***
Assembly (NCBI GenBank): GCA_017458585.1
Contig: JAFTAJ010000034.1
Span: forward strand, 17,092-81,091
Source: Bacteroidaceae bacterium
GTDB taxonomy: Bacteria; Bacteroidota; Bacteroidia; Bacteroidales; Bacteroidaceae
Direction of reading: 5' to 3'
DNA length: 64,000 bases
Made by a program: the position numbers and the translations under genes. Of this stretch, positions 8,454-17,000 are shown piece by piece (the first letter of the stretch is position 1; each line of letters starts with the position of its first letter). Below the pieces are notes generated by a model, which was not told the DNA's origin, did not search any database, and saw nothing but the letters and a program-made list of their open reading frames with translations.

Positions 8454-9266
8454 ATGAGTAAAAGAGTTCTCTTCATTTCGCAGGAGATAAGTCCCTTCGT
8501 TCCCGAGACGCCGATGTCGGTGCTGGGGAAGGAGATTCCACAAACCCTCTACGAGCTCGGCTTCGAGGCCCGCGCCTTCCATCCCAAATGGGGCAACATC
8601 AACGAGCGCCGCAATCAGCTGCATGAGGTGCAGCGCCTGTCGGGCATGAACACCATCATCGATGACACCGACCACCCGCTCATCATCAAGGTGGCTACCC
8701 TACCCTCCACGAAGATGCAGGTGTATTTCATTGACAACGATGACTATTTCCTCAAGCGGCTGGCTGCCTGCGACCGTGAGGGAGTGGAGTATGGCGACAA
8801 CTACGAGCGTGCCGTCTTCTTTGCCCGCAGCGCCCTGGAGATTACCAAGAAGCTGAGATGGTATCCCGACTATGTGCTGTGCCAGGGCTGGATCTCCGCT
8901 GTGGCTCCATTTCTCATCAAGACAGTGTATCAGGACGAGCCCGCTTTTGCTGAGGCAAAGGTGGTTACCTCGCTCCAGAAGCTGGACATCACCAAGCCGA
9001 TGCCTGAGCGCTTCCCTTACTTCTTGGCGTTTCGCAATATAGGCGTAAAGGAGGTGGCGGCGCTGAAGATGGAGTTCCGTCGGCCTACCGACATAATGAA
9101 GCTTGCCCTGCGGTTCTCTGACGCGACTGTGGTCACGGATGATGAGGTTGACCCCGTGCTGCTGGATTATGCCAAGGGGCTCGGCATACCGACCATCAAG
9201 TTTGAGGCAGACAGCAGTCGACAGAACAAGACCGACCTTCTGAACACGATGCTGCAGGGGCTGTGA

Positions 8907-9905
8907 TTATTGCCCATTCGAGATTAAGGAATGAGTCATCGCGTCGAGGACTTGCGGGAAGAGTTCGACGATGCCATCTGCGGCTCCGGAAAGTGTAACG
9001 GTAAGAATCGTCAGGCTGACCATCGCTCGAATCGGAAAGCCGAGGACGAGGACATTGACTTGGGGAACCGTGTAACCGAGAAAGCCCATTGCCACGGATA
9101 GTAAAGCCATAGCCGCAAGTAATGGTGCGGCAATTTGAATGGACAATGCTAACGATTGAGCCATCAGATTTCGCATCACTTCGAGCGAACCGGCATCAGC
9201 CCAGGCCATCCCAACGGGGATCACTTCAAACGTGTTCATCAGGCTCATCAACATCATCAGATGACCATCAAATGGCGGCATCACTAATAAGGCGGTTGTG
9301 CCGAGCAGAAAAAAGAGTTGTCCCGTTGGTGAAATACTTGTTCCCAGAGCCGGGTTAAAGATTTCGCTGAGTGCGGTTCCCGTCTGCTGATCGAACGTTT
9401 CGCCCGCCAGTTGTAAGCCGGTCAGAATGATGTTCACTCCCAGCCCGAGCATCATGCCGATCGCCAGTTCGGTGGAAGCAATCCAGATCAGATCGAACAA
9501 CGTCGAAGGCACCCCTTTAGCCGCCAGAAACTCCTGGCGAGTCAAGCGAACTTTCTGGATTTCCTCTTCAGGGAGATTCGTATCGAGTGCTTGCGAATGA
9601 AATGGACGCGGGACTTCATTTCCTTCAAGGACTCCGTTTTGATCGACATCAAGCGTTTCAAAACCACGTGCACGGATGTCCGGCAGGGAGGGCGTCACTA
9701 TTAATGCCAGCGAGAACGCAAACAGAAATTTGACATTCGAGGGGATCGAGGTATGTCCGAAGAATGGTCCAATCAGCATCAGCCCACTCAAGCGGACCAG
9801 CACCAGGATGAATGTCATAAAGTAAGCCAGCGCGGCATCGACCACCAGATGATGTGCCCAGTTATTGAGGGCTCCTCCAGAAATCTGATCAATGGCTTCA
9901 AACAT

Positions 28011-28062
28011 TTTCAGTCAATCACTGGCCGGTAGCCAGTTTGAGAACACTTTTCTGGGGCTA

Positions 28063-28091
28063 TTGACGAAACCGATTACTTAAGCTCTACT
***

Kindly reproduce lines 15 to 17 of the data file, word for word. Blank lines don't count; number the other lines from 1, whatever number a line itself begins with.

8901 GTGGCTCCATTTCTCATCAAGACAGTGTATCAGGACGAGCCCGCTTTTGCTGAGGCAAAGGTGGTTACCTCGCTCCAGAAGCTGGACATCACCAAGCCGA
9001 TGCCTGAGCGCTTCCCTTACTTCTTGGCGTTTCGCAATATAGGCGTAAAGGAGGTGGCGGCGCTGAAGATGGAGTTCCGTCGGCCTACCGACATAATGAA
9101 GCTTGCCCTGCGGTTCTCTGACGCGACTGTGGTCACGGATGATGAGGTTGACCCCGTGCTGCTGGATTATGCCAAGGGGCTCGGCATACCGACCATCAAG